This week on CounterSpin: It’s hard to understand how journalists can report Donald Trump’s repeated claim that the US should do less coronavirus testing because “with smaller testing, we would show fewer cases!” without following up with “and that’s why we’re calling for his resignation.” Trump’s bizarre delusions on Covid-19 aren’t just bats in his attic; they’ve driven a response that is nothing short of disastrous. He’s backing up the no test/no disease fallacy, for instance, by cutting funding for testing sites around the country, a move that, Talking Points Memo reports, local officials met with a “mixture of frustration, resignation and horror.” We’ll get an update on the preventable Covid nightmare, and US media’s approach to it, from FAIR editor Jim Naureckas.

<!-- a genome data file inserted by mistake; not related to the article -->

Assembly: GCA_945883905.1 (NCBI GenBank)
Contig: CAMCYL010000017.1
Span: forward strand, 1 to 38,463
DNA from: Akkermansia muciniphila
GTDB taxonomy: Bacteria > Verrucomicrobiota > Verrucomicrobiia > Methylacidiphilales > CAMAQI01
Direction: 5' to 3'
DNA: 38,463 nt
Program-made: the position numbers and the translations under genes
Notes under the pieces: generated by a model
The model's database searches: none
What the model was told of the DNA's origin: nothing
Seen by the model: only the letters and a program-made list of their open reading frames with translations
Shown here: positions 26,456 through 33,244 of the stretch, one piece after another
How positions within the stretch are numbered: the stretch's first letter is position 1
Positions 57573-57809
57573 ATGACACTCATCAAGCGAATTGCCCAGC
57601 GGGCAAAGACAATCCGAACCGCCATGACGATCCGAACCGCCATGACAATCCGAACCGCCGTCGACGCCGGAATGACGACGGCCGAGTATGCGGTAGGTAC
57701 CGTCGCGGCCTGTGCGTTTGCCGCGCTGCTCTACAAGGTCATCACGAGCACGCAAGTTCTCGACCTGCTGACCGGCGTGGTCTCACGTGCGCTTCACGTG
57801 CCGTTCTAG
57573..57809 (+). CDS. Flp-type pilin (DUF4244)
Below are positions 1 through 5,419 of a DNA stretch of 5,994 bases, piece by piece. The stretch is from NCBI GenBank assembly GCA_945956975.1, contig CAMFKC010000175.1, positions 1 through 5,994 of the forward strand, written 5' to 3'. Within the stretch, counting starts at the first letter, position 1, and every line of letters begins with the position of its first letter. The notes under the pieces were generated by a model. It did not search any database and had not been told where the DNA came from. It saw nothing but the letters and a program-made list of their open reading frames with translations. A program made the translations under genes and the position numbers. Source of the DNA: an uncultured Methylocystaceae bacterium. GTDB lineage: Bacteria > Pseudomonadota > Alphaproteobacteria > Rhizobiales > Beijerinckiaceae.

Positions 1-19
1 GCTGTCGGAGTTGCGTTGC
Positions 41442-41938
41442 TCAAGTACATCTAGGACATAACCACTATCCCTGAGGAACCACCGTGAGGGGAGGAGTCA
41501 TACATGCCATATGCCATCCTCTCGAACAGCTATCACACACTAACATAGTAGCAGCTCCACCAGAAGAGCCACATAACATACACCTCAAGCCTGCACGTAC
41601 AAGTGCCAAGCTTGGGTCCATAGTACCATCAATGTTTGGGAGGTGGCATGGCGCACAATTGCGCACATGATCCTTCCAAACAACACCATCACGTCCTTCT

Also on the show: As public protests against racist police violence grow, so too does law enforcement’s capacity to criminalize that protest—including with the use of tools like facial recognition technology, which is almost certainly more prevalent and more meaningful to you than you realize. Police have access to millions of images, from social media, from cameras on the street, from drivers licenses—but little transparency about how they’re using them, and few rules for how they should. We’ll talk about that with Clare Garvie, senior associate with the Center for Privacy and Technology at Georgetown Law.Print